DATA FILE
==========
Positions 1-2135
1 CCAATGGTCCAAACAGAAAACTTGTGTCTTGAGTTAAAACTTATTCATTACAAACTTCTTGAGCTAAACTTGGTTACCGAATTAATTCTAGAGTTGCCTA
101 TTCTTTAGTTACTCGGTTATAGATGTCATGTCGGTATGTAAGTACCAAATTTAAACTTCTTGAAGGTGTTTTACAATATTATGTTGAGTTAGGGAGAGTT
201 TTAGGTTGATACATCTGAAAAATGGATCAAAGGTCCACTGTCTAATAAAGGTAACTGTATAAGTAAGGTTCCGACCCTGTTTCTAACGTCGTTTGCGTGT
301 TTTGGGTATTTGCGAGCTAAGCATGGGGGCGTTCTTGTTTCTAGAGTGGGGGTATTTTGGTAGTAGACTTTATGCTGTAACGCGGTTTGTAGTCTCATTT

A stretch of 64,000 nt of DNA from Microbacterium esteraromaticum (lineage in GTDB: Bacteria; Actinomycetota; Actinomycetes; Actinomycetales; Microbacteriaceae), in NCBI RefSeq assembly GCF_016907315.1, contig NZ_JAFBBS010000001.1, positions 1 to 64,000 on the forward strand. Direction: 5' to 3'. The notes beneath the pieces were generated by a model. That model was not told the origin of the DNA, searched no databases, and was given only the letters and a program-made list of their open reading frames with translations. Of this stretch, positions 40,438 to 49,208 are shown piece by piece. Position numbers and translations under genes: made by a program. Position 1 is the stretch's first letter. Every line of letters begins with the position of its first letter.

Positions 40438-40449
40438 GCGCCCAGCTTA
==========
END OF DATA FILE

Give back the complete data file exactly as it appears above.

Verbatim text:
Positions 1-2135
1 CCAATGGTCCAAACAGAAAACTTGTGTCTTGAGTTAAAACTTATTCATTACAAACTTCTTGAGCTAAACTTGGTTACCGAATTAATTCTAGAGTTGCCTA
101 TTCTTTAGTTACTCGGTTATAGATGTCATGTCGGTATGTAAGTACCAAATTTAAACTTCTTGAAGGTGTTTTACAATATTATGTTGAGTTAGGGAGAGTT
201 TTAGGTTGATACATCTGAAAAATGGATCAAAGGTCCACTGTCTAATAAAGGTAACTGTATAAGTAAGGTTCCGACCCTGTTTCTAACGTCGTTTGCGTGT
301 TTTGGGTATTTGCGAGCTAAGCATGGGGGCGTTCTTGTTTCTAGAGTGGGGGTATTTTGGTAGTAGACTTTATGCTGTAACGCGGTTTGTAGTCTCATTT

A stretch of 64,000 nt of DNA from Microbacterium esteraromaticum (lineage in GTDB: Bacteria; Actinomycetota; Actinomycetes; Actinomycetales; Microbacteriaceae), in NCBI RefSeq assembly GCF_016907315.1, contig NZ_JAFBBS010000001.1, positions 1 to 64,000 on the forward strand. Direction: 5' to 3'. The notes beneath the pieces were generated by a model. That model was not told the origin of the DNA, searched no databases, and was given only the letters and a program-made list of their open reading frames with translations. Of this stretch, positions 40,438 to 49,208 are shown piece by piece. Position numbers and translations under genes: made by a program. Position 1 is the stretch's first letter. Every line of letters begins with the position of its first letter.

Positions 40438-40449
40438 GCGCCCAGCTTA